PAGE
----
The business model we follow is located at the intersection of hospitality and real estate. Our products include everything from a luxury business hotel to serviced offices and shared office space, event venues for conferences and training, board rooms, meeting rooms, etc.
Another thing we’re proud of is that Evoma is a home for our members – entrepreneurs, SMEs, startup founders and enterprise branch offices that are all part of the Evoma community.
It’s the hospitality-style services and flexible real estate options we provide in the space that add value to the offering. We’ve been doing this for over a decade, and the rest of the office space sector is now catching up, moving towards greater flexibility and managed spaces.
In fact, office space providers are now offering real estate as a service. How do you move real estate into the cloud? There are a few variations, but I’ll explain it as a progression of the traditional rental model.
The typical office space rental model works on rent arbitrage, with the space provider paying the costs of renting from the landlord and operating the space, and then charging a higher amount as rent. Coworking and serviced offices moved the needle a bit towards the new cloud-based subscription system that software companies follow.
Now some companies are helping enterprises focus on their core competencies by taking the real estate part out of their hands, and putting it on a managed platform that leads to estimated cost savings* of between 25% to 50%.
1. Real Estate as a Service for third-party office management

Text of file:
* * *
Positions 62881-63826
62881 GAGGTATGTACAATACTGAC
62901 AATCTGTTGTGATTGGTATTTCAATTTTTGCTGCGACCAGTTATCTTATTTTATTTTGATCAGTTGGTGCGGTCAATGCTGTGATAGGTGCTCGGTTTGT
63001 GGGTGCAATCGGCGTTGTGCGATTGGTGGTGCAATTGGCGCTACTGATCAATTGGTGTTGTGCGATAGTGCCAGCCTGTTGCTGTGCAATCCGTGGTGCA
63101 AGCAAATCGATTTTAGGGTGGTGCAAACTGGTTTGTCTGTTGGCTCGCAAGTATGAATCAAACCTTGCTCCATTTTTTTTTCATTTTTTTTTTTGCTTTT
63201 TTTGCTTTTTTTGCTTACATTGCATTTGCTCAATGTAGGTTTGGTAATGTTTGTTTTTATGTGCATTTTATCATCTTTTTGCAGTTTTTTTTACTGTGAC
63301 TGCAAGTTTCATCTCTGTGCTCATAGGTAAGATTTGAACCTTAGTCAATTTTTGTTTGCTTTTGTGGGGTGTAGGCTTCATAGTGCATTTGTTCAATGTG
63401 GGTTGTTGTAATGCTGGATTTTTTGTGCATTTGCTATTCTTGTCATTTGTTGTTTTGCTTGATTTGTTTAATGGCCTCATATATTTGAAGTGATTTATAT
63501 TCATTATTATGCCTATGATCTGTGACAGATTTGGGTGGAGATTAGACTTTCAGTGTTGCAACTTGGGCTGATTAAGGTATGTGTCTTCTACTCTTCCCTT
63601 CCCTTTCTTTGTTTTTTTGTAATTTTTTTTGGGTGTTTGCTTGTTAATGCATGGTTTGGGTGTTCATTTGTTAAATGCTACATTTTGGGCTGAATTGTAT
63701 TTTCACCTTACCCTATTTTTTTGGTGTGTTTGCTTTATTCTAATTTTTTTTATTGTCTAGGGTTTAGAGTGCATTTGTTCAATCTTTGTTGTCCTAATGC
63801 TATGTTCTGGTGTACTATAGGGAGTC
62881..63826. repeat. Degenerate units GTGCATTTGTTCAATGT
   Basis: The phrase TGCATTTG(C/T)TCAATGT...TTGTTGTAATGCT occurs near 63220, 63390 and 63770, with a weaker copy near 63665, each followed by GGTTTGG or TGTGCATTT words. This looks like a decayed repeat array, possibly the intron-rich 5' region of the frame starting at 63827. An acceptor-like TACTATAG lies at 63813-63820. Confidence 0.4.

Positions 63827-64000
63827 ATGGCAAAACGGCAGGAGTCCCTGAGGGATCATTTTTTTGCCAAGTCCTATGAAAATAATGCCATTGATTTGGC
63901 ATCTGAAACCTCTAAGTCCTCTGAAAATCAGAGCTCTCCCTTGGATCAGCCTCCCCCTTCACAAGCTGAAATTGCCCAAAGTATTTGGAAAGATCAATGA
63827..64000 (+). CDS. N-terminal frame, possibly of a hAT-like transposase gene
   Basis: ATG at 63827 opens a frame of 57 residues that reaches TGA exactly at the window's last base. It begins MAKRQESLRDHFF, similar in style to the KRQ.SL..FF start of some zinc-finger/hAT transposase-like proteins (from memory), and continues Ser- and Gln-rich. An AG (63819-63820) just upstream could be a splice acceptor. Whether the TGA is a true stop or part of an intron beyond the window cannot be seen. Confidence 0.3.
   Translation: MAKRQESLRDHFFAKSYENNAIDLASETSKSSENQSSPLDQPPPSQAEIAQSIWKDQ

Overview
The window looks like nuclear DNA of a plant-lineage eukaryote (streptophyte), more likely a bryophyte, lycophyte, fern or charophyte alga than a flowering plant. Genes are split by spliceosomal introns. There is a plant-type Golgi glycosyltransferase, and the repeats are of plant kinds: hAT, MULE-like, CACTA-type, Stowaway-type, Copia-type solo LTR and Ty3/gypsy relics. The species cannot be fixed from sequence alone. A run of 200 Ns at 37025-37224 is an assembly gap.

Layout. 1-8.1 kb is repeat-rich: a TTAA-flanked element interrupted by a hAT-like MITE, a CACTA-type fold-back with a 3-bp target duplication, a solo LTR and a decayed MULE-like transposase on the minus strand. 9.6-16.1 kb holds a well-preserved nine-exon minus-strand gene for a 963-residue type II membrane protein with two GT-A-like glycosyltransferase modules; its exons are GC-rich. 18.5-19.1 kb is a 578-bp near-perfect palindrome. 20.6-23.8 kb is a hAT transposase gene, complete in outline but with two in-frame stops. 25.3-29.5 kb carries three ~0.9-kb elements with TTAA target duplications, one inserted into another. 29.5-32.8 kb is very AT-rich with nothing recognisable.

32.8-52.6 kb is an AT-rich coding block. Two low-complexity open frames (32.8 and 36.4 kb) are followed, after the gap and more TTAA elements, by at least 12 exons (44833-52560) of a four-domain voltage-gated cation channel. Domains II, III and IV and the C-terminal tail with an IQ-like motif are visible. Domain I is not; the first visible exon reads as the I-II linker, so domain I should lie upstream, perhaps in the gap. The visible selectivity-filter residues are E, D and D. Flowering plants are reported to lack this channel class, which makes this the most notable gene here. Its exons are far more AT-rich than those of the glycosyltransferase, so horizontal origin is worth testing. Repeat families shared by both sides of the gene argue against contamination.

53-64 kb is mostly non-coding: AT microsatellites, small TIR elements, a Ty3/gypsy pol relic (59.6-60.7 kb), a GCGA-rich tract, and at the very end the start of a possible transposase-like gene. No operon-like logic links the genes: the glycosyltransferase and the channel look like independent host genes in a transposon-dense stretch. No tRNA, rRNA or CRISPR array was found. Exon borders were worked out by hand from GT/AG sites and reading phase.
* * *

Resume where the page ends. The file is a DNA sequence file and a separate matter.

This Real Estate as a Service platform, offered by “technology” companies such as WeWork, enables clients to find, build and operate their own space without any of the hassles, manpower and other resource requirements. You can choose office space; design the space to match your brand; and the software and hardware infrastructure together help manage building operations.
A CBInsights report on this service platform notes that WeWork claims to have loads of data on ideal office locations and layouts, and uses software to determine everything from ideal desk layout to optimal conference room size.
Even the new office space location is chosen based on factors such as proximity to other existing locations, so that it becomes easier for employees to work from whichever location they happen to be nearest to in the city.
2. Landlords as brands, Tenants as members
The aforementioned CBInsights report also notes that WeWork has earned its $20 billion valuation by putting hipster touches on formerly drab spaces and positioning itself as a startup incubator, then charging sky-high rent.
A more ideal customer-centric approach, one that we follow too, is that of Convene, which provides an integrated workplace-as-a-service platform.
Convene partners with commercial real estate landlords to design and service office buildings that are more like full-service lifestyle hotels. The landlord becomes a brand, and the tenants become members of this community.
This is how we do it at our EPIP Zone tech park business center in Whitefield, Bangalore, where we have rented commercial property and turned it into serviced offices and coworking spaces with common facilities such as meeting rooms, reception, etc.
All members use the common facilities and a shared ecosystem of growth, and we provide a layer of real estate as a service between the landlord and tenants.
3. Real Estate as a Service (REaaS) for better efficiency
This REaaS model could replace the whole concept of energy efficient buildings and IoT connected smart office spaces of the future. Rather than move into any available building or retrofit it to maximize energy efficiency, companies can customize their workspace to match their business processes for maximum efficiency.
The integration of the real estate module (as a service) with other business modules automates the flow of data from the building to your business processes. In other words, the building becomes a part of your process flow and gets the same advantage of efficiency that the other modules do from platforms such as ERP.
*Building a Better Office – The Atlantic, by Laura Bliss; Feb 2018.